Total prohibition was the only demand on the revolutionary agenda, she said, that women had achieved through a historic struggle, but she went on to ask, ‘Is the women’s question limited only to prohibition?’ Revolutionary perspectives, according to Ratnamala define our society as neo-colonial and semi feudal only, whereas they ought to speak of it as being defined in terms of patriarchy, caste, class, religion and class.

Discussing the indicators of women’s status in Indian society today, she placed 12 issues that she felt needed the parties’ attention for mobilisation: Equal wages; mobile crèches and crèches in neighbourhoods; rehabilitation of sex workers; working women’s hostels and student hostels in the districts; shelters for women at the district level; prohibition; implementation of the

Supreme Court judgment on sexual harassment at the workplace; media portrayal of women; identity cards and ESI for domestic workers; prohibition of amniocentesis.

Around the same time, Jayaprabha, a feminist poet published a satire in Andhra Jyothy, “Does War1 Mean Only Men’s War?” (October 4, 2004). Both these articles in fact reflected the feminist critique of revolutionary left movements in AP over the past two decades and more.

The issues raised in the meeting appear to have generated a demand for further dialogue from women comrades in the party. With the first phase of peace talks coming to an end, the party following Ratnamala’s initiative, sent out invitations to women’s groups, activists and writers for a dialogue on women’s issues. Many women at short notice turned up at the venue well prepared with a barrage of questions and doubts. Groups like Chaitanya Mahila Samakhya, Progressive Organisation for Women, Stree Shakti, All India Praja Pratighatana and other individuals, writers, activists and journalists attended the meeting.

On arrival we were welcomed by three unarmed women guerrillas of the People’s Guerrilla Liberation Army (PGLF) in their early twenties. The two banners on the stage declared ‘no revolution without women’ and “there can be no women’s liberation without the liberation of the working class”.2 Everyone was given literature, including a red book, which stated the CPI (Maoist) position on the women’s question. It is worthwhile at this point to mention key areas of concern in the little red book.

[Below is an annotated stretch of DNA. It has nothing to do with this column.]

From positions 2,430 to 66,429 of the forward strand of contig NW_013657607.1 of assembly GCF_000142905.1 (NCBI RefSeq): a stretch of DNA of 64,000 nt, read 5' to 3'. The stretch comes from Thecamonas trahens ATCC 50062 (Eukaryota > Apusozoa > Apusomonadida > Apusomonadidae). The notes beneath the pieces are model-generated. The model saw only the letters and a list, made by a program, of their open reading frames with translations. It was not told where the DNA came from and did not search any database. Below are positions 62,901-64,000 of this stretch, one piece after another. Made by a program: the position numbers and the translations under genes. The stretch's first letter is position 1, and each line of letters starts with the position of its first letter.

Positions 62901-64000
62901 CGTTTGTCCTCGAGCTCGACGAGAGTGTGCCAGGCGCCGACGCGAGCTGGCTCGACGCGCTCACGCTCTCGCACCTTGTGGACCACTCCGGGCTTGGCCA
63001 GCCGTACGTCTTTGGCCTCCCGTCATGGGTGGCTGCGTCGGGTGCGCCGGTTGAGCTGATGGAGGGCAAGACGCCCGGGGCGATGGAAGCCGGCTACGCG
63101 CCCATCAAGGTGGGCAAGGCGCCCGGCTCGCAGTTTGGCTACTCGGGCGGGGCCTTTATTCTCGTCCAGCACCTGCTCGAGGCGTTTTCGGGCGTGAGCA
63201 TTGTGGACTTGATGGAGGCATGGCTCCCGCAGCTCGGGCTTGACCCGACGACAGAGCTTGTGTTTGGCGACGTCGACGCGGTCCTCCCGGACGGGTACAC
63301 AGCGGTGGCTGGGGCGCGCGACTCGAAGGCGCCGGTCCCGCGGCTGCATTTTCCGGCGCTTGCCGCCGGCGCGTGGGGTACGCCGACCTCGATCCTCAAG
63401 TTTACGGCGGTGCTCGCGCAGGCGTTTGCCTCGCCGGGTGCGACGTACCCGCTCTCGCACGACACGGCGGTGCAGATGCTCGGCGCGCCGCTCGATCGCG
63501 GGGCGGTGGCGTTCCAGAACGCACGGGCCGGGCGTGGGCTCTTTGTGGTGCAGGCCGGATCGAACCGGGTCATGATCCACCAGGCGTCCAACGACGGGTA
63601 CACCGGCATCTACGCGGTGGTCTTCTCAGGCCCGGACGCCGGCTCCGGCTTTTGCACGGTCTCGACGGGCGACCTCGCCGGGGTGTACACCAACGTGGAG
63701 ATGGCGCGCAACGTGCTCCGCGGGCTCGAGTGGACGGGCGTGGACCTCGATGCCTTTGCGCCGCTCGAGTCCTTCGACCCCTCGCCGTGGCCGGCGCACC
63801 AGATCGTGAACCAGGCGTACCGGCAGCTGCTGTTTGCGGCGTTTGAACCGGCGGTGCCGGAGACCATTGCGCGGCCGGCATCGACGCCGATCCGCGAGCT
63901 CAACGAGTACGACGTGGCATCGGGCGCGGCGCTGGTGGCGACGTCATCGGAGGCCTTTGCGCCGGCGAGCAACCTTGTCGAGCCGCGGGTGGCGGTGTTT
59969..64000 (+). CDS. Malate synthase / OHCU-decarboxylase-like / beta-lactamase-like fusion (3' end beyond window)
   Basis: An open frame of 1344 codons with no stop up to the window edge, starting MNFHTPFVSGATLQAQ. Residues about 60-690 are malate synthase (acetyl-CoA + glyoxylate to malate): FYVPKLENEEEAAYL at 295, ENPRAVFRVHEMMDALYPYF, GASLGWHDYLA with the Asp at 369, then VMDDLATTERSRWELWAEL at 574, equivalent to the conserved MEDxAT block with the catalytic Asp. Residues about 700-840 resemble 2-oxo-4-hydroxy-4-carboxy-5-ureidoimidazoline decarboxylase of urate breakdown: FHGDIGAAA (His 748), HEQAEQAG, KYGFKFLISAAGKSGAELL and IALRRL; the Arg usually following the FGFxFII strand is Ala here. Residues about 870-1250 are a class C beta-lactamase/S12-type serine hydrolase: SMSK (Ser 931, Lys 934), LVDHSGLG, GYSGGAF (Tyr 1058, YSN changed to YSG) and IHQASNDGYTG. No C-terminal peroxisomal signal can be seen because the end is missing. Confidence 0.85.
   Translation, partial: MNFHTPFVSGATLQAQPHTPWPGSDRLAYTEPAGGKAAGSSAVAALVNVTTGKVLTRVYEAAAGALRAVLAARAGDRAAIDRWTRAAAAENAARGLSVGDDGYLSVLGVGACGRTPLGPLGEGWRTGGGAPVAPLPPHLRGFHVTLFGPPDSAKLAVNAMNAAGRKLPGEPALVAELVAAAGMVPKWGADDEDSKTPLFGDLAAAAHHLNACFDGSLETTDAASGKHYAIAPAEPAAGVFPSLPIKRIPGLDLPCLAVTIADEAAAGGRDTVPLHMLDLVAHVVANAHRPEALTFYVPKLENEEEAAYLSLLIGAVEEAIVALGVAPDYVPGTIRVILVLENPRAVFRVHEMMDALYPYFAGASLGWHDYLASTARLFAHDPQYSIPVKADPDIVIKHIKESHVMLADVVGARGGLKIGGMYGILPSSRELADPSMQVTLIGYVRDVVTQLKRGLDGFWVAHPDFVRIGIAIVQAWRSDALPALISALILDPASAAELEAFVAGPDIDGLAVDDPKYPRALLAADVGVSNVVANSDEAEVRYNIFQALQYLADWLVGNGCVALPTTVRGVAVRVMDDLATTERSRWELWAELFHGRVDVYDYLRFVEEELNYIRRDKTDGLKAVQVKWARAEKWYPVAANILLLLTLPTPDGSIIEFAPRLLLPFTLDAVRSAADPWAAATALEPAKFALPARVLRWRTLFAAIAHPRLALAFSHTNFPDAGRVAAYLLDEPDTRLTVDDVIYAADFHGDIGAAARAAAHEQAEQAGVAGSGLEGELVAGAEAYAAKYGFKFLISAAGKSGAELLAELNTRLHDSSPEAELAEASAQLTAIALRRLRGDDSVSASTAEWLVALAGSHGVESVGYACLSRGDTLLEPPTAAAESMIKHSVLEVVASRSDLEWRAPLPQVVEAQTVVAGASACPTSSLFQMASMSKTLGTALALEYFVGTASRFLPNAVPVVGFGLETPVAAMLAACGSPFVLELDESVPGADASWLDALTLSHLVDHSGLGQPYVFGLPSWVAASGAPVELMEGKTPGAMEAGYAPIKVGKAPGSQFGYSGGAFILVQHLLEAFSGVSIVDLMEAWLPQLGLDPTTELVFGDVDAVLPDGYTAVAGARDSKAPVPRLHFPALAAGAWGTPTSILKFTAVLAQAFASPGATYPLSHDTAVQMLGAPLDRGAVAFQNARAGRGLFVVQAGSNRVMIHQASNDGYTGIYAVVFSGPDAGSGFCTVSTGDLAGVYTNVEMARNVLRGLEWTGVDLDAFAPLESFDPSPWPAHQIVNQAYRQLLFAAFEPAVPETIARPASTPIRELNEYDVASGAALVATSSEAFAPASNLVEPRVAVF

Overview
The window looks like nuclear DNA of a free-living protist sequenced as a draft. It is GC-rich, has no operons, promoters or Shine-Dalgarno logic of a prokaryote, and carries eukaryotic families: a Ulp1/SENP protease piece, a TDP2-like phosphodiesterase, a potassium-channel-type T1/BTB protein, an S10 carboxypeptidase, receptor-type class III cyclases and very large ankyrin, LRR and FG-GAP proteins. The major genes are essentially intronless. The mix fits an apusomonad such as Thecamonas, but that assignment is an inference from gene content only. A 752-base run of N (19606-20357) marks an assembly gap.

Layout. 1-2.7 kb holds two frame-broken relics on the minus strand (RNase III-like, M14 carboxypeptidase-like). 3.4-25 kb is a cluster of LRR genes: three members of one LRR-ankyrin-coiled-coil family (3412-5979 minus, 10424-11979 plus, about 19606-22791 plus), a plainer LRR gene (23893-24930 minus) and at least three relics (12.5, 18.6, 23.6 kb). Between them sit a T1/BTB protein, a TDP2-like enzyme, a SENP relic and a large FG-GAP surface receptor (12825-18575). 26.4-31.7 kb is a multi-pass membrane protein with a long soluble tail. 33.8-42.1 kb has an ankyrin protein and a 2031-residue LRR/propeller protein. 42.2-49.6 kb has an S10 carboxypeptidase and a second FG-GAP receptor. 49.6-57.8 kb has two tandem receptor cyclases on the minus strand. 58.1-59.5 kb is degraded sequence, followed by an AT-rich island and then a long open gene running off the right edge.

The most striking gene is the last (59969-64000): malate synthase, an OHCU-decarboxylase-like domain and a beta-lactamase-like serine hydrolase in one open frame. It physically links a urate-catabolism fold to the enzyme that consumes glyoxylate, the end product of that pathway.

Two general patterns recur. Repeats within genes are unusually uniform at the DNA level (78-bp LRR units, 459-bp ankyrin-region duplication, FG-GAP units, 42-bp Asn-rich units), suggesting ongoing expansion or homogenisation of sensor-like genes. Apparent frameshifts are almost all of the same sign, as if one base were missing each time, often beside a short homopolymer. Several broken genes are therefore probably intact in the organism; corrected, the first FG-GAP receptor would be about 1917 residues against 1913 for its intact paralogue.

The first chapter speaks of the social system and the origin of patriarchy, stating, interestingly that while socialist feminists locate patriarchy in the superstructure, the party believe that patriarchy is at the base and must be destroyed to achieve an equitable social order. The second chapter speaks of the economic system, of which the first section deals with housework, and the rest with women’s role in social production, the role of family and marriage in women’s oppression.

The third chapter looks at culture and the perpetuation of discrimination against women through education, media, religion and religious fundamentalism, caste, and goes on to speak of the role of law, motherhood, the position of single women, the issue of sexual orientation, etc. The fourth chapter speaks of politics, beginning with an analysis of violence against women, and then goes on to delineate various trends in feminist politics today. While the document itself merits a detailed discussion and dialogue with the party leadership and cadre, just the diversity of issues that it attempts to grapple with and the prioritisation of issues speaks volumes about the influence of feminist discourse in Andhra.